Robert Christgau: Dean of American Rock Critics

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On his second album as a leader, 59-year-old Olu Dara belatedly finds his footing as the black chronicler 1998's In the World: From Natchez to New York was hailed for revealing. Instead of resting on his laurels as an assured avant-garde trumpeter and the father of the rapper Nas, Dara figures out how to put together a fully effective album of urban folk music, as the lilting Afrogroove of an attention-grabbing lead track clears the way for the steady funk to come. Dara never approaches the stylistic distinctiveness of the Delta blues singers whose rough voices are supposed to excuse his own. But his songwriting accomplishes something new: it records for posterity the subculture he's seen. Twenty years on, the richly detailed "Neighborhoods," "Herbman," and "Bell & Ponce (At the Movie Show)" will stand as history lessons, while "Strange Things," "I See the Light," and Joseph Spence's indelible "Out on the Rolling Sea" evoke a distinctly African African-American worldview, suffused with the inexplicable.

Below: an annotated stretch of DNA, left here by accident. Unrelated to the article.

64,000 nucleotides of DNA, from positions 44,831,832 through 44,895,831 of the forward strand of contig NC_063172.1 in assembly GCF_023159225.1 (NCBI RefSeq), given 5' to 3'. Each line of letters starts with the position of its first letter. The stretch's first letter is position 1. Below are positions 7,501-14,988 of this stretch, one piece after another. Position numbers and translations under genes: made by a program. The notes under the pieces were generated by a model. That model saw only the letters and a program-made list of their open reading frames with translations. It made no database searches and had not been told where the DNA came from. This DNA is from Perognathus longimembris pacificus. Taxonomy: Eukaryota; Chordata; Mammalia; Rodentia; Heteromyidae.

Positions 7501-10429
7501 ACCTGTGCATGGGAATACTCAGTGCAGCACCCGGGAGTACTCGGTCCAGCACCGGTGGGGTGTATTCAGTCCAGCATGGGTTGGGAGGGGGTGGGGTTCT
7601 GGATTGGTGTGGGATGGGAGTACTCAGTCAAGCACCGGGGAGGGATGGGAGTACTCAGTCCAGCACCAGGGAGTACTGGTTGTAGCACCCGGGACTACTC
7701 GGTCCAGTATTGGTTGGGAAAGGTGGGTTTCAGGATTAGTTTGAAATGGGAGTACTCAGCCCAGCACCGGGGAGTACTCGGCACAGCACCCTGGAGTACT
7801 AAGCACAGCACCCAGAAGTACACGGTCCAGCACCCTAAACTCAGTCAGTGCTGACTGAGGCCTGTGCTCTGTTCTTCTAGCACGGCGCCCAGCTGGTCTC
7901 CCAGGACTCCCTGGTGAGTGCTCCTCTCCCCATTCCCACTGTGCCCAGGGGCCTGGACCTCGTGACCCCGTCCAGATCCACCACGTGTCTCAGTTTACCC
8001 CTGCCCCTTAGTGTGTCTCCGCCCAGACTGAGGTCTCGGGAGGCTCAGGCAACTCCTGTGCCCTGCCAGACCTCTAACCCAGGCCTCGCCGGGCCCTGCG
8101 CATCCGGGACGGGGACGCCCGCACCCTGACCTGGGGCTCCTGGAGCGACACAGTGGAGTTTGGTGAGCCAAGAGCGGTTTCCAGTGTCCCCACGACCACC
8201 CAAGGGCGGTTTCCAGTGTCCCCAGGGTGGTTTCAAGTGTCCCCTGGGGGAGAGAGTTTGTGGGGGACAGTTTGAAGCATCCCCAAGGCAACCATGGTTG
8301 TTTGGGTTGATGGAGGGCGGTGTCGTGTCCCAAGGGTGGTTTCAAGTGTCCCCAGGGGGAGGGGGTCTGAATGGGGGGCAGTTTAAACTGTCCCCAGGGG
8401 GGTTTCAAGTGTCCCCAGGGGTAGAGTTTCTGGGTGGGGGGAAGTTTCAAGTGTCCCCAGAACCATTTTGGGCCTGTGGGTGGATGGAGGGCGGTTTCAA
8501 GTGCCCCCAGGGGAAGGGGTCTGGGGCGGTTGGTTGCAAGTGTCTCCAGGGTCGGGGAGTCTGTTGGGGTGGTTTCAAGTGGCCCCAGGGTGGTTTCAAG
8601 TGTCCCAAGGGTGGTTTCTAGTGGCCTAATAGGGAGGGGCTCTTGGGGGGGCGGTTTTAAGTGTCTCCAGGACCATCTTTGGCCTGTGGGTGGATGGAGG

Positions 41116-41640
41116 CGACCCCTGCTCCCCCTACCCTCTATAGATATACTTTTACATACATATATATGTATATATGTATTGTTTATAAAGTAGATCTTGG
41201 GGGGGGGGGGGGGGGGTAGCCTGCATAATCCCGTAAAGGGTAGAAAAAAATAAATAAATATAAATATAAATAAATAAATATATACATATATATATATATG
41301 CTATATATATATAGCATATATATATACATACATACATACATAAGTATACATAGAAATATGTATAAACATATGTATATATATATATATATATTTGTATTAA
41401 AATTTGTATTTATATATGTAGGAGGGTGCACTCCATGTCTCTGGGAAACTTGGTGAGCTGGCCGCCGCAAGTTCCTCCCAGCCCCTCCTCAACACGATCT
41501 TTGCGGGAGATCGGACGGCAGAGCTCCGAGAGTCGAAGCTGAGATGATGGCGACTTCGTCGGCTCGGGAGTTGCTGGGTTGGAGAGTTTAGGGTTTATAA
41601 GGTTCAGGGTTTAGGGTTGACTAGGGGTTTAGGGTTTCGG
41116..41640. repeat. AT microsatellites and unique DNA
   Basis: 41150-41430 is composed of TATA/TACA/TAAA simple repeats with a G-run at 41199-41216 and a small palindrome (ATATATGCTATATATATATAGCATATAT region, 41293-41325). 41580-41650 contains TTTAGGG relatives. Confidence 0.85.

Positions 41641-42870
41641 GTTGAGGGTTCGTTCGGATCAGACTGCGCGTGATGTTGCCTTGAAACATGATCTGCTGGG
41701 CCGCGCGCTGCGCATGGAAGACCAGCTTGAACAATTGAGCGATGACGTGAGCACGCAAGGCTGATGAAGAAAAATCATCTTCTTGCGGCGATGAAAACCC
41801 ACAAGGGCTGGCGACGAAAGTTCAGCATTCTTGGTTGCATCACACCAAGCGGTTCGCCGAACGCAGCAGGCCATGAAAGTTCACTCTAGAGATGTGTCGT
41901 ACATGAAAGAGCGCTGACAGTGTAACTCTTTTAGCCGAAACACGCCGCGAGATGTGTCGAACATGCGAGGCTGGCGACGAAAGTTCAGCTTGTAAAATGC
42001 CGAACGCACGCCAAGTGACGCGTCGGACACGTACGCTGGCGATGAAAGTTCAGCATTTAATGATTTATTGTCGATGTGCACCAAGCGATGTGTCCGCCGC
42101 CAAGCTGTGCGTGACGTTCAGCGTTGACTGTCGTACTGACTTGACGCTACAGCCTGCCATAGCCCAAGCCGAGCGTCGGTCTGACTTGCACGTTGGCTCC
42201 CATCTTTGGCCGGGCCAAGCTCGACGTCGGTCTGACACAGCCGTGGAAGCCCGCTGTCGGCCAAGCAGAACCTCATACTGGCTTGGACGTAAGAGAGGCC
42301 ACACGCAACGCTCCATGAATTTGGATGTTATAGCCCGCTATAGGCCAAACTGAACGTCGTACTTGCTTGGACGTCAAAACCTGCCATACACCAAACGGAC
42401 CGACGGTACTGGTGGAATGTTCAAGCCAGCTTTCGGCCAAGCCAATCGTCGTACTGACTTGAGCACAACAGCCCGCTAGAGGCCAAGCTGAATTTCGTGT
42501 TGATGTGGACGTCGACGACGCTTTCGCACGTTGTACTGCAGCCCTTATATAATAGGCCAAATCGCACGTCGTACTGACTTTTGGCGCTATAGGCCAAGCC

Rolling Stone, 2001